Tips for Traveling Overseas

Get tips for traveling, dining and seeking medical help abroad.

The point of international travel is to see new places and experience new cultures. But all these new experiences mean new potential risks for someone with a food allergy.

You depend on others to communicate with you about where your food comes from and how it is prepared. You would also need help if you happen to have an allergic reaction. Add in new cuisine and people who speak another language, and your foreign travel could start to feel overwhelming.

Take these steps to ensure your safety when traveling abroad with food allergies.

  • Ask for recommendations for restaurants, hotels, activities and so on. Does your allergist have other patients with good experiences at certain places?
  • Ask your doctor to write extra prescriptions that you can carry with you. Learn their generic and brand names in the countries you’ll be visiting.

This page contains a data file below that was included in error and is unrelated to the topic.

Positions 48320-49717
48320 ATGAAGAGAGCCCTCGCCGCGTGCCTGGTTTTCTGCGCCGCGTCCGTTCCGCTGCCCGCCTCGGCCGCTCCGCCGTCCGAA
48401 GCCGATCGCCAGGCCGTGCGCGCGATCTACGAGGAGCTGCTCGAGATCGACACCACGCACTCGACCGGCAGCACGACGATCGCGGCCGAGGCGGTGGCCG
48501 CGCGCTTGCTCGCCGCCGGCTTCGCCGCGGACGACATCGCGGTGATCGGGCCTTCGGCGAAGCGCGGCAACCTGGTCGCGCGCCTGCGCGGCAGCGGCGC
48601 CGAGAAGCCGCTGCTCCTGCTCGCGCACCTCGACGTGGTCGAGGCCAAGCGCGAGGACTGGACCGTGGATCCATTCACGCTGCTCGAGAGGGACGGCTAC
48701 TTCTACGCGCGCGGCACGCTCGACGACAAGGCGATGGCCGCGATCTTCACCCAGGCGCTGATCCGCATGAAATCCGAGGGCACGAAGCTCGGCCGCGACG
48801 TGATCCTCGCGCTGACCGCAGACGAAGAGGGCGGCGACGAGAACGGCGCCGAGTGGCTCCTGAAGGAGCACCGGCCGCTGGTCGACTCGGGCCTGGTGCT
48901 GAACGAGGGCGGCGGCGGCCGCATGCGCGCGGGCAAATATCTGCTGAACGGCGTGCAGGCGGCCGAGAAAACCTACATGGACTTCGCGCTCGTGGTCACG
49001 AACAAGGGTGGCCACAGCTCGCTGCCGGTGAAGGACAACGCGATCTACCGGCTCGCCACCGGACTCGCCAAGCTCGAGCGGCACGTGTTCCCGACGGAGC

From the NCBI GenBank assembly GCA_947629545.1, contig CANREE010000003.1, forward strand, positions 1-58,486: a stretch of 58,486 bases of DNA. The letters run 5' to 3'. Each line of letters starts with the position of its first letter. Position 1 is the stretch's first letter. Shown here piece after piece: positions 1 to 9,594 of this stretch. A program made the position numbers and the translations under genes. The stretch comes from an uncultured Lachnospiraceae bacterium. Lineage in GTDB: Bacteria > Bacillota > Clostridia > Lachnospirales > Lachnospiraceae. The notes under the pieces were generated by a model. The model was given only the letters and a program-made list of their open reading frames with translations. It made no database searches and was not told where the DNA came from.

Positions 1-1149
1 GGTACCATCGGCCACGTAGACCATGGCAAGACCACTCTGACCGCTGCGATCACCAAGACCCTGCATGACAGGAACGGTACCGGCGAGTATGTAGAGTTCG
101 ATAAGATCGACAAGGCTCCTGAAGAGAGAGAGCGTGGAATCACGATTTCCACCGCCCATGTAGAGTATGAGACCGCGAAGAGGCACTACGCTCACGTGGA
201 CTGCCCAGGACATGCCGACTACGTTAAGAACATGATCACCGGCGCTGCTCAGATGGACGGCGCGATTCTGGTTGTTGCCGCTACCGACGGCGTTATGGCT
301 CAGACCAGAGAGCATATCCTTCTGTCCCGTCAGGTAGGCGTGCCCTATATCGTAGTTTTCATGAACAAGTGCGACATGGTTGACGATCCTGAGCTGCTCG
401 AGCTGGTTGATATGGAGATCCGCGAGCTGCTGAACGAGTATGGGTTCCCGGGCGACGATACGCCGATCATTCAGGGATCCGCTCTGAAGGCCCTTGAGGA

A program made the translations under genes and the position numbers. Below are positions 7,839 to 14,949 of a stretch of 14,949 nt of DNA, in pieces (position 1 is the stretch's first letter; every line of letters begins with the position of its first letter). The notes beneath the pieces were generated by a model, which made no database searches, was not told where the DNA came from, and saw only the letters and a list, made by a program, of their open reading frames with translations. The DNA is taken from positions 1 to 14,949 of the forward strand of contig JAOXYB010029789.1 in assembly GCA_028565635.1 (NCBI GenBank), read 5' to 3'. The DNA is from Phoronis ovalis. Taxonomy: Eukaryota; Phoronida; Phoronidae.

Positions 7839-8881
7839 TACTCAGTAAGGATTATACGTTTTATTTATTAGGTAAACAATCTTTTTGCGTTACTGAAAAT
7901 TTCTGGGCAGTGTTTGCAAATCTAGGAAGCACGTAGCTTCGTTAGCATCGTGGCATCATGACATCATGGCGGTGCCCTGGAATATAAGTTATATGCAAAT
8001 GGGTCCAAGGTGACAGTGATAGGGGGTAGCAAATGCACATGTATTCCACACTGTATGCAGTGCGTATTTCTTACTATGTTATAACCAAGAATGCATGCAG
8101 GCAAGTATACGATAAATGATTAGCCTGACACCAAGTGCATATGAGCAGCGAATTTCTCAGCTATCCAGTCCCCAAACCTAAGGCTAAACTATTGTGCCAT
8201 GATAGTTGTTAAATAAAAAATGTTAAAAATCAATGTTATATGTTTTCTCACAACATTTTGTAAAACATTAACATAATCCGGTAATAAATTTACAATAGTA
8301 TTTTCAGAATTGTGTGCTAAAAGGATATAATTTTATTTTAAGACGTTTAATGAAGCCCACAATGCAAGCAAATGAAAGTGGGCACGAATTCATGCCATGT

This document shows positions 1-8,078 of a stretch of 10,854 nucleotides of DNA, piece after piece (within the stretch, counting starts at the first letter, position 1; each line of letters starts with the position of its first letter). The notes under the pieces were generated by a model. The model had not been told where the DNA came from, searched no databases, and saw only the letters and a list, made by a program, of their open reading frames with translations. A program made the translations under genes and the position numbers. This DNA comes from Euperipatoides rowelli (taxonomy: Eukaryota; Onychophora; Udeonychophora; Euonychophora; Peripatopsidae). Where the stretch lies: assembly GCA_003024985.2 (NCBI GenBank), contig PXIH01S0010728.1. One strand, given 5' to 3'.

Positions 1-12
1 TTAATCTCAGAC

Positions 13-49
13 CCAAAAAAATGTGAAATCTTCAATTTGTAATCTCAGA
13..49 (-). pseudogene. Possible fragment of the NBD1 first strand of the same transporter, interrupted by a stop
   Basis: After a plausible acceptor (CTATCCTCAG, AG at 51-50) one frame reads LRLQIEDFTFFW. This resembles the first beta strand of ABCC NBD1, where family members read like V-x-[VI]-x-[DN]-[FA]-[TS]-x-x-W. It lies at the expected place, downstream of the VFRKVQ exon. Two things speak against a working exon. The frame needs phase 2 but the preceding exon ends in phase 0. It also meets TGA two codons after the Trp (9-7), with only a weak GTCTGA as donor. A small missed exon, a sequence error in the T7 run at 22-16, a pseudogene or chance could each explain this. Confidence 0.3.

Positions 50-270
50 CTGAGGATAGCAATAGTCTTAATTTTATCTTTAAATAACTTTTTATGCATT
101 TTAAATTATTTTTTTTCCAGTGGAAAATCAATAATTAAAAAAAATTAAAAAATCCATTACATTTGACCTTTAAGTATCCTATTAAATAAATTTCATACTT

• Start planning early. Language barriers can be tough to deal with, but chances are someone working at the hotel speaks English. With many Internet translation services available, email can be an effective way to correspond leading up to your stay.
  • Find out if any local doctors in the area specialize in allergy. Ask: Will they be able to write you a prescription for additional epinephrine auto-injectors or medications if you need them?
  • Locate the hospital nearest to where you will be staying, just in case.
  • Bring several copies of your Food Allergy & Anaphylaxis Emergency Care Plan. Make sure this document is with you at all times (along with your medications!).
  • Carry chef cards in English and in the language of the countries where you will be. Always have them with you.
  • Bring non-perishable food that is safe for you to eat. Dried pasta and allergen-free snack bars are good options. Don’t assume that the same products manufactured in other countries will contain the exact same ingredients.

 

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